SPOILER WARNING! I Don't get into too many specifics but I do spoil some things about both games.
I’ve been a longtime fan of the adventure games developed by Cing, specifically the titles created by Rika Suzuki and Taisuke Kanasaki (even more specifically Hotel Dusk and Another Code R). So it was pretty heartbreaking when the studio closed in 2010 and the developers were scattered to the wind. Sure, titles like CHASE have been released in the time since then, which Taisuke Kanasaki worked on along with a few other CING alumni, but it seemed like the entire band would never truly get back together for a new song. So when Another Code Recollection was announced back in September 2023, I couldn’t have been more excited. Not only was a Cing franchise being resurrected but, as I would later find out, basically all of the key developers from the original games were returning to contribute to the title. Taisuke Kanasaki as art director, Rika Suzuki writing the story, Satoshi Okubo contributing to the soundtrack, and former Cing producer Takuya Miyagawa supervising the title. It really felt like the old band was coming back for another tour.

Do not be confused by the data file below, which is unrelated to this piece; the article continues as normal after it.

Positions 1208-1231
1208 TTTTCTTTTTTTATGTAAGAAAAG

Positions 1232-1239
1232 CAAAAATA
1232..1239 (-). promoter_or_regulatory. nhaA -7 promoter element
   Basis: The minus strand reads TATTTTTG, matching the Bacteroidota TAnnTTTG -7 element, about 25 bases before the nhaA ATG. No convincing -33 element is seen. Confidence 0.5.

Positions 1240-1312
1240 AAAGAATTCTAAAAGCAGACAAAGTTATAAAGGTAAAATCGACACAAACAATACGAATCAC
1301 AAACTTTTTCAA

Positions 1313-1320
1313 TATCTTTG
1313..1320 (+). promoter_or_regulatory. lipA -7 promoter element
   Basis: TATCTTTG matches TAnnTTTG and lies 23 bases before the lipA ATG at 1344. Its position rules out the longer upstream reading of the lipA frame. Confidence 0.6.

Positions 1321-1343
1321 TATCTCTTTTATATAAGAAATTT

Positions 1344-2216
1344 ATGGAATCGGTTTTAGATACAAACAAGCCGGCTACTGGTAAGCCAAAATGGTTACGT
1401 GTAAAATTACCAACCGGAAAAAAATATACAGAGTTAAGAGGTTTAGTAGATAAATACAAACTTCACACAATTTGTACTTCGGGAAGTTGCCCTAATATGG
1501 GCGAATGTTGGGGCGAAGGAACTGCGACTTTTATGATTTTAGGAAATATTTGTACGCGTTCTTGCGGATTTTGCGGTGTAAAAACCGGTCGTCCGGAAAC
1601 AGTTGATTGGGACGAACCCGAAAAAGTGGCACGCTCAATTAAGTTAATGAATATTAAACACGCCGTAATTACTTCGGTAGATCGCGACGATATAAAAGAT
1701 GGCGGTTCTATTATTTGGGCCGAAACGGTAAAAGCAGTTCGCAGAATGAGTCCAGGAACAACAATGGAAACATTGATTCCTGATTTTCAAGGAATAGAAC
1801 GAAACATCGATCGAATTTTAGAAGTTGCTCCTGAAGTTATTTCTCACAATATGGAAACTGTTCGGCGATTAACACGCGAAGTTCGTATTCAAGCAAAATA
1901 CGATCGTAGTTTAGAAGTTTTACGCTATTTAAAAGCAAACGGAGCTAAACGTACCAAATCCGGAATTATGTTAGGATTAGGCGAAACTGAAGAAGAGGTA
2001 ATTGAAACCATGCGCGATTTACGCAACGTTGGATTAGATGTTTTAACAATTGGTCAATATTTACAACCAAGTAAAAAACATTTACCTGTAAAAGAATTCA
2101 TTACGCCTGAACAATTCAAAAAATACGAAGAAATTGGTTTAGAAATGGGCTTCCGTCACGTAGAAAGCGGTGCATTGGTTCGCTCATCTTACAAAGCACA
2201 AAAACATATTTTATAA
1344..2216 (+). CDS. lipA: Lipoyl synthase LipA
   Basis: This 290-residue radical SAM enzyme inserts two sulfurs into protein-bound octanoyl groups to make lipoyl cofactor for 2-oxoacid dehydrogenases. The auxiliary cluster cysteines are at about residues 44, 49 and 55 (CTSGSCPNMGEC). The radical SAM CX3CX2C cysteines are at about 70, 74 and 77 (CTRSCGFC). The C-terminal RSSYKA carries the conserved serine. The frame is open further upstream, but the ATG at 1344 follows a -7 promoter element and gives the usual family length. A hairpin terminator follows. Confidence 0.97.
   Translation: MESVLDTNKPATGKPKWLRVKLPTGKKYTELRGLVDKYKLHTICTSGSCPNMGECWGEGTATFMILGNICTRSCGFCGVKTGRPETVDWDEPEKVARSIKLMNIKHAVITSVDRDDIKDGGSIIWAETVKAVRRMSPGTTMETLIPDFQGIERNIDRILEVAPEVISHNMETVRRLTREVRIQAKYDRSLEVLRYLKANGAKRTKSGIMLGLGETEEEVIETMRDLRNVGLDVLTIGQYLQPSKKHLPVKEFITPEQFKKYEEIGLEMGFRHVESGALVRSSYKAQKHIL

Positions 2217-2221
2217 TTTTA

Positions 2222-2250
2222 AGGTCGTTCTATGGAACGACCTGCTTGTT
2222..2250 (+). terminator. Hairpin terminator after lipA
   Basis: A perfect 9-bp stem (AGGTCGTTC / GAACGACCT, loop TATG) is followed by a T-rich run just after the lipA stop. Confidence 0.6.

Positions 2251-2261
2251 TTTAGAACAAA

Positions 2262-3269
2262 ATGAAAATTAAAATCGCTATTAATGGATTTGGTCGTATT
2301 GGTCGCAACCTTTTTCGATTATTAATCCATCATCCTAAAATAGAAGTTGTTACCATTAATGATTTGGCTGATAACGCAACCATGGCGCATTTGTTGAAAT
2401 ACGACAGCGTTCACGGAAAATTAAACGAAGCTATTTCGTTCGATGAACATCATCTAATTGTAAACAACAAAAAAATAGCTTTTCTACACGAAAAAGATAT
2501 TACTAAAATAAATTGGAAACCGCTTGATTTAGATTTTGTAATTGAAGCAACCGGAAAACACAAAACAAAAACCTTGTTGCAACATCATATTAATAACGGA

Now that I’ve finished both remakes in the collection, I’ve come away from the experience both happy and a little mixed on certain elements.
First off, I think the remakes make a lot of small story changes that feel smart. An example of this is how Ashley’s bag was stolen by Matthew in the remake instead of a shadowy figure leaving the bus. This little change helped Ashley have a more tangible thief to pursue while also allowing Matthew to be introduced into the story far sooner. Both games are full of rewrites like this and the narrative in general just feels like it was given a fresh editing pass by the developers. I also particularly liked the addition of the origami notes that you can find in both games. They helped give Ashely’s father more of a presence in the story while also offering some fun information about his character.
However, out of both games, Another Code R saw the most changes to its story, with some of the characters being completely rewritten and redesigned into basically new people. R’s ending in particular sees some extensive changes. In fact, it was so wildly different from the original game that it kind of threw me for a loop at first but I think I ended up enjoying it overall. One change that didn’t really land with me, however, was how Matthew’s story arc was concluded. Another Code R on the Wii did not resolve the plot thread about the whereabouts of Matthew’s father. In interviews, Rika Suzuki stated that this was a mystery that would have been explored in a third game that was unfortunately never made due to the studio’s closure. However, the remake does its best to resolve this mystery within R itself, but I found it to be very unsatisfying.